Flaming Gorge pipeline: Drew Peternell — ‘It’s time to stick a fork in it’

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Here’s an opinion piece listing some of the reasons that should keep the project from moving forward, from Colorado Trout Unlimited’s Drew Peternell running in the Fort Collins Coloradoan. From the article:

> Exorbitant cost. Million recently released a list of potential project customers. Almost all are irrigators. According to a recent analysis by Western Resource Advocates, the value of irrigation water in eastern Colorado is less than $100 per acre-foot. By comparison, water from the $3 billion pipeline would cost an estimated $2,200 per acre-foot. There’s not an agricultural operation in the state that could afford Million’s water, and few municipalities have expressed interest in the project. The economics don’t add up, and it appears Million is engaging in water speculation, which is illegal according to Colorado law…

> Environmental impacts. Million has said that if the pipeline proposal has adverse environmental impacts, he’ll be the first to “stick a fork in it.” It’s time to stick a fork in it…The pipeline itself would cut across and degrade sensitive wildlife habitat, such as Wyoming’s spectacular Little Mountain area, renowned for its trophy elk and native cutthroat trout populations. And it could spread invasive aquatic species – such as zebra mussels and burbot – to Wyoming and Colorado waters…

> Economic fallout. The pipeline could inflict an economic double whammy on the region. Communities in Utah and Wyoming that depend heavily on tourism and recreation dollars associated with Flaming Gorge Reservoir and the Green River could see their economic livelihood dry up. But the other shoe would eventually fall in Colorado, too, when water users in Colorado find that Million’s go-for-broke pipeline has used Colorado’s last remaining allocation of water under the Colorado River Compact, effectively shutting off the tap on other municipal water development projects on both sides of the Continental Divide…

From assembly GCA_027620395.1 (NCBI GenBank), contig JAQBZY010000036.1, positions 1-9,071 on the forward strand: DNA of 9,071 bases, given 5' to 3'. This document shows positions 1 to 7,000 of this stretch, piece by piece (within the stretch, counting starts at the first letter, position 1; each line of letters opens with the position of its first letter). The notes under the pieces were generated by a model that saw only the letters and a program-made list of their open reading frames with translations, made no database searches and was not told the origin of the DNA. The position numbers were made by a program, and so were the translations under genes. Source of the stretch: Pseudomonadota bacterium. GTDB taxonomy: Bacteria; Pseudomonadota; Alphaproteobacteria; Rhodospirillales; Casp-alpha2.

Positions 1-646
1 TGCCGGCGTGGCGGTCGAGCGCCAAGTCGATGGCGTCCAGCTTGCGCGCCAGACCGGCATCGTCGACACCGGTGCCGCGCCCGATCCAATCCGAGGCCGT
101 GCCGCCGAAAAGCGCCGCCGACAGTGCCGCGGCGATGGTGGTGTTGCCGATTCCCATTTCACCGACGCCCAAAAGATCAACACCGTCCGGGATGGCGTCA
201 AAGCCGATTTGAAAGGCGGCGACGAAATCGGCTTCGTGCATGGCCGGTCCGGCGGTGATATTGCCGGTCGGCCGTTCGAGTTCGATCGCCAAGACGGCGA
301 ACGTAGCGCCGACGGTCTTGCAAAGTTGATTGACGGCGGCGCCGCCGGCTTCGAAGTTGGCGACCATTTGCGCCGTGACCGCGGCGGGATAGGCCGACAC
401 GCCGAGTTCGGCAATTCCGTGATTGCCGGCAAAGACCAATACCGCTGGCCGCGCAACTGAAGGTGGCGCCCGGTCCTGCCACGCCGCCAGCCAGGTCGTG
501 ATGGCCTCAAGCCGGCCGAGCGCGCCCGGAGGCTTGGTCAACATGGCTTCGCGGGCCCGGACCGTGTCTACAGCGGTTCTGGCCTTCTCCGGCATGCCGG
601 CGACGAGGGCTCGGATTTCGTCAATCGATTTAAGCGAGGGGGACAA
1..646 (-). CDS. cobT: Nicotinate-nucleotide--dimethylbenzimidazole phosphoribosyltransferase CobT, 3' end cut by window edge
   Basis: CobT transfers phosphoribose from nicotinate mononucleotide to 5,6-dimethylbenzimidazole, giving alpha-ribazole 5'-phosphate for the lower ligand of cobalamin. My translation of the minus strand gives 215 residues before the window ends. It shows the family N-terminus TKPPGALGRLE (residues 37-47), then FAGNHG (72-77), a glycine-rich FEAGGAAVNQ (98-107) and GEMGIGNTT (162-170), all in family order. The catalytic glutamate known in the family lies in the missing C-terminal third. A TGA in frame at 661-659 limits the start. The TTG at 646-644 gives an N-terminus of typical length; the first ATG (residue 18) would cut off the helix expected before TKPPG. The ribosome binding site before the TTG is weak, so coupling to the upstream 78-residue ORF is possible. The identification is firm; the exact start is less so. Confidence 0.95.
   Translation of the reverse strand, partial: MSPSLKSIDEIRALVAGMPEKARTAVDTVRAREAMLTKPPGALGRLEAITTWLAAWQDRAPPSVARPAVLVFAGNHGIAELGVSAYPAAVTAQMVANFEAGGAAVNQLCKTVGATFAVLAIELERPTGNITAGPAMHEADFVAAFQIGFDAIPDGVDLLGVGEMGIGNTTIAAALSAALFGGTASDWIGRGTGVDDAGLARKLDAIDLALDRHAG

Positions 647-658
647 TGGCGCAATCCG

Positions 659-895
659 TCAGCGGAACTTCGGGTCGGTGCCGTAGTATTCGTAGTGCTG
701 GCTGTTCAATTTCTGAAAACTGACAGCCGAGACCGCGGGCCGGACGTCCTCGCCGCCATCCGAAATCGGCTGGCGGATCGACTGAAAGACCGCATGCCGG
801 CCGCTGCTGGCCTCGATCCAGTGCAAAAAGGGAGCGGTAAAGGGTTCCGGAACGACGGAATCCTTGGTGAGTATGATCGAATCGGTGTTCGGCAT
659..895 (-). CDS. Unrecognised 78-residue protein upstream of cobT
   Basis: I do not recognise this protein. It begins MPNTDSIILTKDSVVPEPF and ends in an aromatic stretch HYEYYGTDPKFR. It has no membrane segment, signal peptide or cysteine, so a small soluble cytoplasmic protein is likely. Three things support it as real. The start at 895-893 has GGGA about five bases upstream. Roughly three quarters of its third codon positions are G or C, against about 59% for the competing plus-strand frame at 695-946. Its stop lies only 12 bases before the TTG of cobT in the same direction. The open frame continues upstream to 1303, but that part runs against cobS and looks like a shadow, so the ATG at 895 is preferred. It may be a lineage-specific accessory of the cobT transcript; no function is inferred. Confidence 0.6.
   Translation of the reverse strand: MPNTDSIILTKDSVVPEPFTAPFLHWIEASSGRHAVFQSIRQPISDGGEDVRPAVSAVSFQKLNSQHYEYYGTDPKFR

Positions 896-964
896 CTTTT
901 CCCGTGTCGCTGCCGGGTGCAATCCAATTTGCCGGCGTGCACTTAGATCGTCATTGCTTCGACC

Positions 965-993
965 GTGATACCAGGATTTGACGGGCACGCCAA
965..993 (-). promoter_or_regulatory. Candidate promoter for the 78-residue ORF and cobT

> Missed opportunities. With their enormous economic and environmental costs, big dams and pipelines are water-supply solutions of the past. The West is entering a challenging new era of water scarcity and limits, one that requires a new spirit of cooperation, pragmatism and innovation. We have cost-effective and common-sense water solutions available to us, such as voluntary leasing arrangements with irrigators, aquifer recharge, water reuse and municipal conservation.

More Flaming Gorge pipeline coverage here and here.

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